Real Estate Contract Specific Performance

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Picture this: You've found your dream home, negotiated a good price and signed the purchase agreement. You've even spent money on home inspections and mortgage application fees. Only now, the seller has cold feet and wants to back out of the deal. Can you force the seller to close? The answer to that question depends on whether you can apply for a little known legal remedy called specific performance.

Tips

  • Specific performance is a legal remedy whereby the judge orders a party to fulfill his contractual duty such as completing a home sale. It's usually ordered when monetary damages are not enough.

How Might a Real Estate Closing Fall Apart?

It's not just the seller who might get cold feet in a property transaction. In fact, there are many possible situations in which a real estate deal might fall apart. The buyer, for instance, might find a home and sign a purchase contract, but sometime during escrow he finds another property that's even better with a lower price.

Or perhaps the home inspector finds dry rot in the timber that requires immediate repair, or the buyer learns that a new train line is going to be built right behind the house. Does he still have to buy the home under these circumstances?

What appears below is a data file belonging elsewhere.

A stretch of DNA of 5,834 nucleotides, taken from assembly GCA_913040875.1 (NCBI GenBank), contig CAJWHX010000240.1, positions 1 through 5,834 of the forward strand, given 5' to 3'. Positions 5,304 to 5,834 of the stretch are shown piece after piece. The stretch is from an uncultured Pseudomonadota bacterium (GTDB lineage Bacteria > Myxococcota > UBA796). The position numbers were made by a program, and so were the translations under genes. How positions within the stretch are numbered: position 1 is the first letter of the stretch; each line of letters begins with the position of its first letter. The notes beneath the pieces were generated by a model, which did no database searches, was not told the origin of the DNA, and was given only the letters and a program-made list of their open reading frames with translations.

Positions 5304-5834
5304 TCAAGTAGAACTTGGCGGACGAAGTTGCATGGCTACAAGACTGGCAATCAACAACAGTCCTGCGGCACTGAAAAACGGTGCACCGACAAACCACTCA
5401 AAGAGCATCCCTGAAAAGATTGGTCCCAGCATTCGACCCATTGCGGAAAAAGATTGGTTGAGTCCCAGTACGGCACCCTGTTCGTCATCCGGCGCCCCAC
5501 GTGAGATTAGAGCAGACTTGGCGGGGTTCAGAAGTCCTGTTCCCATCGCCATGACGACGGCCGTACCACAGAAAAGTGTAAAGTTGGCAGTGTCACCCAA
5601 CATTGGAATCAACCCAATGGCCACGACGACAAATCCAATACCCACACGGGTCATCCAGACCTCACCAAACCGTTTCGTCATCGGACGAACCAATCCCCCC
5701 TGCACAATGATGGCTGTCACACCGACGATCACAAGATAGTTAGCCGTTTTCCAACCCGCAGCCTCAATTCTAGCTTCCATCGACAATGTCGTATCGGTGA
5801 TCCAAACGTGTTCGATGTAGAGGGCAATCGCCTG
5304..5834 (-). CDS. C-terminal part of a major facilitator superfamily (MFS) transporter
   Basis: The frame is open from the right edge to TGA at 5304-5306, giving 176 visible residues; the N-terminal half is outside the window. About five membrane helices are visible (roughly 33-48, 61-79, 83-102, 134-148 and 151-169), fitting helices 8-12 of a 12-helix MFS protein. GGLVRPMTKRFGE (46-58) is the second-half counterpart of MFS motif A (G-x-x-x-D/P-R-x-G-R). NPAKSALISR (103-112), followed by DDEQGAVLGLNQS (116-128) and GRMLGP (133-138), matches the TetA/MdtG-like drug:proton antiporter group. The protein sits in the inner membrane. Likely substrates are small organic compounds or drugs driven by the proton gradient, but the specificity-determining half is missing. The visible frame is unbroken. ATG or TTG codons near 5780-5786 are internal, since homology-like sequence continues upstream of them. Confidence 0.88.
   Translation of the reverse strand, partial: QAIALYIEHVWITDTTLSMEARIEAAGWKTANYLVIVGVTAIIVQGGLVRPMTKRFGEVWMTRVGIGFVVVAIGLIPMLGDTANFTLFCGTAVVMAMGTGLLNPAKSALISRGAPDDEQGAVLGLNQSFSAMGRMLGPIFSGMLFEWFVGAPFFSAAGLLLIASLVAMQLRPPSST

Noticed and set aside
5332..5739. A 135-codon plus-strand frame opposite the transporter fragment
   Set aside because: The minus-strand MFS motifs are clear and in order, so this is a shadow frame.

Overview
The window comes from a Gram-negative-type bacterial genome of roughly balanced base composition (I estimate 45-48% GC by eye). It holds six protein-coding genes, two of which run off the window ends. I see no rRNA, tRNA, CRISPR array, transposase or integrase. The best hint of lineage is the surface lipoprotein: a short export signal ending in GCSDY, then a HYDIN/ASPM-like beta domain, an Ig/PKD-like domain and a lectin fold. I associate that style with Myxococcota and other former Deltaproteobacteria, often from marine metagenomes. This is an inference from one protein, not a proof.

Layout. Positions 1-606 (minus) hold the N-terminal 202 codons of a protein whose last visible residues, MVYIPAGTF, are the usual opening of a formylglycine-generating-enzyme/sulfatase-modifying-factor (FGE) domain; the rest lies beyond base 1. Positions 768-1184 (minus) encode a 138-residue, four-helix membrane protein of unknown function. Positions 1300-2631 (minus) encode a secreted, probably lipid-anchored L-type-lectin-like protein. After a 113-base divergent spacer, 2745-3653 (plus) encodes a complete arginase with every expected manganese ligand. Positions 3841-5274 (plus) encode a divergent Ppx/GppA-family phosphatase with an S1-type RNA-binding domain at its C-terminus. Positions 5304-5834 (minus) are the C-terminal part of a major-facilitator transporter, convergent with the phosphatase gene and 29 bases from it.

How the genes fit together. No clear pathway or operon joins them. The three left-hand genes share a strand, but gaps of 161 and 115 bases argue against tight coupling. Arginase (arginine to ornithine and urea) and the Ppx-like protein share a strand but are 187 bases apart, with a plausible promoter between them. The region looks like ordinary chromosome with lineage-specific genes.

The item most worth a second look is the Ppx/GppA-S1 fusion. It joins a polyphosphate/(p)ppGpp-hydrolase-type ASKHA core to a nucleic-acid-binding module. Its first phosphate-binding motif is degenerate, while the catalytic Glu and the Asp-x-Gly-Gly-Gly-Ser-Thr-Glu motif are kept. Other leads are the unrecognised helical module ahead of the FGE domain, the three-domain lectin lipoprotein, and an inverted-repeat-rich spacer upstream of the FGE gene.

Or what if the seller is moving to a job in another state when before the closing, the job falls through. What happens next? Can the buyer force the seller to close the home sale? Like most things in real estate, the answer to that question is – it depends.

A Primer on Real Estate Contracts

Before we look at specific performance cases, it's worth reviewing how real estate contracts – also known as "purchase contracts" or "sale agreements" – work. This document becomes legally binding when the seller accepts the buyer's offer and they agree on all the other conditions.

Once the contract is live, both the seller and the buyer (but mostly the buyer) start taking the actions to which they agreed in the contract. For example, the buyer might arrange financing, arrange an inspection from a qualified home inspector and have the property appraised to make sure it is worth the offer price.